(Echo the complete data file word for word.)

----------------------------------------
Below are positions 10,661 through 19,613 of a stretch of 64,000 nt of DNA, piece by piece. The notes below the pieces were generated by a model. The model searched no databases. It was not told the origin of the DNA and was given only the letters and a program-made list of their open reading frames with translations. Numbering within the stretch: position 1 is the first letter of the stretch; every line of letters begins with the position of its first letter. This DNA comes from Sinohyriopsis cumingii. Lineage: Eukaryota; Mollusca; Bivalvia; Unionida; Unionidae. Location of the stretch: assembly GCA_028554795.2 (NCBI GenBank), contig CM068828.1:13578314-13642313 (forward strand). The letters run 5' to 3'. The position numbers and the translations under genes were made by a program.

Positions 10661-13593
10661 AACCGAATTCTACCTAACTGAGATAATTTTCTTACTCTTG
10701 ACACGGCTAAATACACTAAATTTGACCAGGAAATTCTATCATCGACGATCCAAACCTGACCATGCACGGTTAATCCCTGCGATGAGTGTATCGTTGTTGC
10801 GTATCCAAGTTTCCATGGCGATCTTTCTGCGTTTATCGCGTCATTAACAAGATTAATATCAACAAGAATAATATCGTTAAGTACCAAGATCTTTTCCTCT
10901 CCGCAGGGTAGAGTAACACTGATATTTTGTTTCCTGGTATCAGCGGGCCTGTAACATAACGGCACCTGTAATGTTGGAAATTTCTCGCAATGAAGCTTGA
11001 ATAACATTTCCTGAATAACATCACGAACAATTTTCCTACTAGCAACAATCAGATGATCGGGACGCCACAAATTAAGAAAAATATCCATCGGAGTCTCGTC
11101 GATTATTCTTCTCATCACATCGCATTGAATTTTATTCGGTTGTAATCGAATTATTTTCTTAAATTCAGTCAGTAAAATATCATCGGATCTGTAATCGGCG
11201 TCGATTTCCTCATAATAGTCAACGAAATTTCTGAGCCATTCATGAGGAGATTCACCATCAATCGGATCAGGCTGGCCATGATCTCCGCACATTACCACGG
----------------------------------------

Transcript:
Below are positions 10,661 through 19,613 of a stretch of 64,000 nt of DNA, piece by piece. The notes below the pieces were generated by a model. The model searched no databases. It was not told the origin of the DNA and was given only the letters and a program-made list of their open reading frames with translations. Numbering within the stretch: position 1 is the first letter of the stretch; every line of letters begins with the position of its first letter. This DNA comes from Sinohyriopsis cumingii. Lineage: Eukaryota; Mollusca; Bivalvia; Unionida; Unionidae. Location of the stretch: assembly GCA_028554795.2 (NCBI GenBank), contig CM068828.1:13578314-13642313 (forward strand). The letters run 5' to 3'. The position numbers and the translations under genes were made by a program.

Positions 10661-13593
10661 AACCGAATTCTACCTAACTGAGATAATTTTCTTACTCTTG
10701 ACACGGCTAAATACACTAAATTTGACCAGGAAATTCTATCATCGACGATCCAAACCTGACCATGCACGGTTAATCCCTGCGATGAGTGTATCGTTGTTGC
10801 GTATCCAAGTTTCCATGGCGATCTTTCTGCGTTTATCGCGTCATTAACAAGATTAATATCAACAAGAATAATATCGTTAAGTACCAAGATCTTTTCCTCT
10901 CCGCAGGGTAGAGTAACACTGATATTTTGTTTCCTGGTATCAGCGGGCCTGTAACATAACGGCACCTGTAATGTTGGAAATTTCTCGCAATGAAGCTTGA
11001 ATAACATTTCCTGAATAACATCACGAACAATTTTCCTACTAGCAACAATCAGATGATCGGGACGCCACAAATTAAGAAAAATATCCATCGGAGTCTCGTC
11101 GATTATTCTTCTCATCACATCGCATTGAATTTTATTCGGTTGTAATCGAATTATTTTCTTAAATTCAGTCAGTAAAATATCATCGGATCTGTAATCGGCG
11201 TCGATTTCCTCATAATAGTCAACGAAATTTCTGAGCCATTCATGAGGAGATTCACCATCAATCGGATCAGGCTGGCCATGATCTCCGCACATTACCACGG